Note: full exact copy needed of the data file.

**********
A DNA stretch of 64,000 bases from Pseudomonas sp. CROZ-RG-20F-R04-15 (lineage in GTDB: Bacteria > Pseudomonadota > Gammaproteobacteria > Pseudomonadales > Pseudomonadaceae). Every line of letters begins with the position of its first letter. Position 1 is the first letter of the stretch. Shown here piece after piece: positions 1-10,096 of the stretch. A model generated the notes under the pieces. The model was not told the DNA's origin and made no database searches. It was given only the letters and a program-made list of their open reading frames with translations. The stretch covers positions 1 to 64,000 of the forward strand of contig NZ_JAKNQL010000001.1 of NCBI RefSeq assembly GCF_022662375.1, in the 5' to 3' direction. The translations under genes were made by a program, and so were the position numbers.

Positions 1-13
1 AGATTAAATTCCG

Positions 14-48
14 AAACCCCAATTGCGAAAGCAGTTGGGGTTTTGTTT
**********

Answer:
A DNA stretch of 64,000 bases from Pseudomonas sp. CROZ-RG-20F-R04-15 (lineage in GTDB: Bacteria > Pseudomonadota > Gammaproteobacteria > Pseudomonadales > Pseudomonadaceae). Every line of letters begins with the position of its first letter. Position 1 is the first letter of the stretch. Shown here piece after piece: positions 1-10,096 of the stretch. A model generated the notes under the pieces. The model was not told the DNA's origin and made no database searches. It was given only the letters and a program-made list of their open reading frames with translations. The stretch covers positions 1 to 64,000 of the forward strand of contig NZ_JAKNQL010000001.1 of NCBI RefSeq assembly GCF_022662375.1, in the 5' to 3' direction. The translations under genes were made by a program, and so were the position numbers.

Positions 1-13
1 AGATTAAATTCCG

Positions 14-48
14 AAACCCCAATTGCGAAAGCAGTTGGGGTTTTGTTT